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Sviridov "Time Forward"' The Worst Piece of Music Ever??

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Author Topic: Sviridov "Time Forward"' The Worst Piece of Music Ever??  (Read 290 times)
Neil McGowan
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« on: October 02, 2016, 01:54:52 am »

'Time, Forward!" was a Socialist Realist novel by the author Valentin Katayev, written in 1933. The story may sound an improbable hit, but it was hugely successful in its day. The story is about a group of cement-factory workers in Magnitogorsk - who hear that workers in Kharkov have set a new record for mixing cement. The workers are determined that they will smash that record - by an admixture of gritty determination, hard work, and new technological innovations.  This very two-dimensional material is enticed into life with some neat screenplay - the conflict between the shock workers and the technologists (who finally resolve their differences in the interest of breaking the record, and come to respect each other), and a journalist from Moscow, who is regarded with deep suspicion.

Full film version of "Time, Forward!" on YouTube.

The popular book, which embraced laudable principles of hard work and achievement for the nation, was made into a feature film in 1965. The music for the entire film was by Sviridov, whose music was calculated to establish the heroism and determination shown by the men. (The film version of the story removed a subplot with an American tourist, and introduced a love-on-the-factory-floor theme, with a female artist who paints socialist realist posters at the factory). Sviridov arranged the concert version of his film music somewhat later - stripping out the lyrical elements in the film score entirely. For most audiences, it was hardly "concert-hall music" at all, but simply the "big tune" from a blockbuster movie. Sviridov's music for the film needs to be heard this light.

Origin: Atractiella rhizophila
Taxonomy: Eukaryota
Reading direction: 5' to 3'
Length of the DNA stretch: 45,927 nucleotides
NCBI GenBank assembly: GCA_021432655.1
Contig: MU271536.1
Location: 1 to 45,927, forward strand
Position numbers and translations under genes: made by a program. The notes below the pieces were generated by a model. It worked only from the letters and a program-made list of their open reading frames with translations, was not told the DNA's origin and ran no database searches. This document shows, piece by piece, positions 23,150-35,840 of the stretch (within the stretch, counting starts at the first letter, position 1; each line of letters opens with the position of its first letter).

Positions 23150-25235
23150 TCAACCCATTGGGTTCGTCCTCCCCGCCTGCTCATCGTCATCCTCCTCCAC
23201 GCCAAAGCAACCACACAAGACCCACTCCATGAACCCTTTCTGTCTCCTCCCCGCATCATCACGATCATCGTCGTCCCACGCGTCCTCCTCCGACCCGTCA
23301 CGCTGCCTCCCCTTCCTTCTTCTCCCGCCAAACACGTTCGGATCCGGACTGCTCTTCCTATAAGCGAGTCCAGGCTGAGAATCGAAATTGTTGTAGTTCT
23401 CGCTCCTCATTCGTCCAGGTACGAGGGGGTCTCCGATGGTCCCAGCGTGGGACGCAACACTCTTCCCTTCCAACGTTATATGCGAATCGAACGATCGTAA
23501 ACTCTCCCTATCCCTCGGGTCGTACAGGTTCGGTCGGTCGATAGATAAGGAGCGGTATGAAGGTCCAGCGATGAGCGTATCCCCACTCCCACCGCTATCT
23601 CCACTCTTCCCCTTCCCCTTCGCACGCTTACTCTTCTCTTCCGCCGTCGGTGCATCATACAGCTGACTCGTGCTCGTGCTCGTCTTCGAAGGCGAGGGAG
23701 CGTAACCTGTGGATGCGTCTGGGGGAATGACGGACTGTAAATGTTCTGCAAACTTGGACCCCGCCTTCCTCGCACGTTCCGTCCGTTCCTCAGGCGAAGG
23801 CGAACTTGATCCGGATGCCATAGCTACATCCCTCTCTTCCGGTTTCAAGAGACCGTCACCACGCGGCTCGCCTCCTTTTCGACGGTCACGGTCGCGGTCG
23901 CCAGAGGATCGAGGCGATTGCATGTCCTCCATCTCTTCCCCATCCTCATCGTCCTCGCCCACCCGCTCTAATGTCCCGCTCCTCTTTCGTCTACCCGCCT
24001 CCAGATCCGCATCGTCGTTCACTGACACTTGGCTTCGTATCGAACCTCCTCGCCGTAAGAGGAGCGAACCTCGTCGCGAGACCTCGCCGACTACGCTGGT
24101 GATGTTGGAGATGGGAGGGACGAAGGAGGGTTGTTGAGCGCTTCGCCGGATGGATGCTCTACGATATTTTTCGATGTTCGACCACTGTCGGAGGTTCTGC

If the name of Valentin Katayev rings a very distant bell, you're right - he went on to be the librettist for Prokofiev's opera SEMYON KOTKO. He came from a family of Odessa intellectuals, who were more than usually productive in the world of soviet literature.  His younger brother wrote under the name of Petrov (his maternal surname), to avoid confusion with his elder brother.  His writing partnership with Ilya Ilf produced a straight run of smash-hit comedy 'Ilf & Petrov' novels - The Twelve Chairs, The Golden Calf, and Single-Storey America - which have retained their popularity to this day.  'The Twelve Chairs' has probably contributed more memorable 'one-liners' than any other Russian book of the 20th century...  "I haven't eaten for three days!" "Well, you must force yourself!" etc.
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